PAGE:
Aug. 27, 2007 The pollution produced by light trucks, SUVs and minivans is only half a percent higher than that produced by conventional cars, based on a recent study.
But researchers say that this tiny difference becomes enormous when considering the number of light trucks moving along the nation's highways.
“That small difference becomes tremendously magnified when you consider the billions of miles traveled by automobiles every day in this country,” said Timothy Buckley, the study's senior author and an associate professor of environmental health sciences at Ohio State University.
“There are easily tens of millions of light trucks on the roads every day.”
While the findings are linked to vehicle driving, the conclusions derive from a study of air quality inside an inner-city parking garage, one of the many “micro-environments” found within cities.
It's the first study to take a comprehensive look at the concentration of certain automobile-related toxic air pollutants inside a parking garage, said Sung Kim, the study's lead author and a postdoctoral fellow with the Johns Hopkins Bloomberg School of Public Health.
The researchers found that the emission of key pollutants from light trucks – a category that includes SUVs and minivans – was 0.5 to 0.6 percent greater than the pollutant levels released by cars.
Buckley says that although he and his colleagues expected to see a bigger impact from light trucks, the seemingly tiny difference between a car and an SUV shouldn't be discounted.
The results appear on the website for the journal Environmental Research. Buckley and Kim conducted the study with Francesca Dominici, also with the Bloomberg School of Public Health at Johns Hopkins.
The researchers conducted their study in one eight-story parking garage in downtown Baltimore, Md. The garage has parking for 1,400 autos and is used by employees and visitors coming to a local hospital and university.
Vehicles were put into one of two categories – light trucks, which included SUVs and minivans, and cars, which included station wagons. A video camera set up at the garage entrance recorded the autos as they entered the facility.
The air within the garage was monitored eight hours a day, from 7 a.m. until 3 p.m., for 24 consecutive days. The monitors were used to analyze three kinds of pollutants that are emitted from nearly all gasoline-powered vehicles: carbon monoxide (CO), particle-bound polycyclic aromatic hydrocarbons (pPAH) and several volatile organic compounds (VOCs).
“These pollutants include known and suspected carcinogens,” Buckley said. “Pedestrian exposure to high levels of these air toxics within parking garages is of concern because of the proximity and intensity of the vehicle activity within the semi-closed environment.”
The researchers monitored air pollution and traffic in the garage during the summer of 2002. After the 24-day monitoring period, they watched the videotape, counting and classifying each vehicle as either a car or a light truck. They separated the vehicle counts into 30-minute blocks of time. Each 30-minute segment of videotape was matched with the same 30 minute segment of pollution data.
Light trucks accounted for about one out of every three vehicles using the garage. For some of the pollutants, the study's authors were able to attribute an increase in air pollution of 0.5 to 0.6 percent per vehicle for light trucks, relative to cars.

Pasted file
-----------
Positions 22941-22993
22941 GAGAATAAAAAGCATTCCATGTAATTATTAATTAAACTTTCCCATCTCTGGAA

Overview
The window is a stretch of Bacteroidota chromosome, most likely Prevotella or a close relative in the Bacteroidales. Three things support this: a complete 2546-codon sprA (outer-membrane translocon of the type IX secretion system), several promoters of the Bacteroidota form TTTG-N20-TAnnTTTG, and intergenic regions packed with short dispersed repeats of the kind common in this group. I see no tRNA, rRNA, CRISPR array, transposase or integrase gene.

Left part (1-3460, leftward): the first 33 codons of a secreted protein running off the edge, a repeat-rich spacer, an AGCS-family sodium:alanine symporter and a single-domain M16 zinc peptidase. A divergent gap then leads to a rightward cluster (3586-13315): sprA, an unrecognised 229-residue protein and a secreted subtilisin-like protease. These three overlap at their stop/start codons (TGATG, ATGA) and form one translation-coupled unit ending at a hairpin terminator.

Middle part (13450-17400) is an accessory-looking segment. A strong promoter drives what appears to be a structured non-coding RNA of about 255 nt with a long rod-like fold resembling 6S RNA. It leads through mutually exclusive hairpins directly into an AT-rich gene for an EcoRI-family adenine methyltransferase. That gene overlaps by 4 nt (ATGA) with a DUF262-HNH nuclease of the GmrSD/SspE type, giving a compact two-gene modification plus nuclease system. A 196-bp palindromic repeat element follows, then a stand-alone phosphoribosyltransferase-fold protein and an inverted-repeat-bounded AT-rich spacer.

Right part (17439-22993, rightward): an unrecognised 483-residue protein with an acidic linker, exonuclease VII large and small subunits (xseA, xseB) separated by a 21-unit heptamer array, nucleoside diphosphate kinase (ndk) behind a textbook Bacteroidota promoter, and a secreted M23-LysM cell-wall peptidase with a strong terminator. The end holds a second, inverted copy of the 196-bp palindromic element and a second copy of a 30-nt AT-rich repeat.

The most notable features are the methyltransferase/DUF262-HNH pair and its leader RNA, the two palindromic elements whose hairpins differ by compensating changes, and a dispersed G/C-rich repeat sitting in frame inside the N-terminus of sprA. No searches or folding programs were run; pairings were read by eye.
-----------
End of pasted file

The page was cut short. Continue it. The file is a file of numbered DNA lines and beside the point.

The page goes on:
As expected, far fewer vehicles used the garage on the weekend (about six per half-hour) than the weekday (an average of 71 vehicles per half-hour.) This 12-fold reduction in traffic volume from weekday to weekend was matched by a 2- to 7-fold reduction in air pollution.
“The less than one-to-one reduction in pollution is likely due to surrounding traffic influences,” Buckley said. “We didn't specifically measure air pollution coming from traffic outside the garage.”
Buckley and his colleagues say that measured pollutant concentrations inside the parking garage are not very different from levels outside the garage. The researchers compared the concentrations of VOCs in the parking garage to VOC pollution data collected by an outdoor monitoring station in downtown Baltimore by a different group of researchers.
“Our goal was to give some perspective to the concentrations recorded in the garage, and we wanted some basis of comparison,” Buckley said. “We were pleasantly surprised to see that the garage concentrations were in fact lower than what was measured at a nearby outdoor site.”
However, Buckley cautions against reading too much into this comparison, since the time frame and measurement methods differed between the two studies.
“Ours is the first study that has described the concentration of vehicle-related hazardous air pollutants in a parking garage,” he said. “We wanted to know what those concentrations were, and how they varied within and between days to better understand the health risk.
“Our conclusion is that they're comparable to, or even less than, concentrations seen in other urban settings.”
Buckley plans to continue this research to better understand traffic-related “hotspots” and these areas contribute to air pollution. Future studies may include the type of fuel that a vehicle uses (i.e. gasoline vs. diesel) as well as the age, make and model of a vehicle, which all may factor into the amount of pollution it creates.
The study was funded through the Johns Hopkins Bloomberg School of Public Health Center for a Livable Future, the Johns Hopkins NIEHS Center for Urban Environmental Health and grants from the U.S. Environmental Protection Agency.
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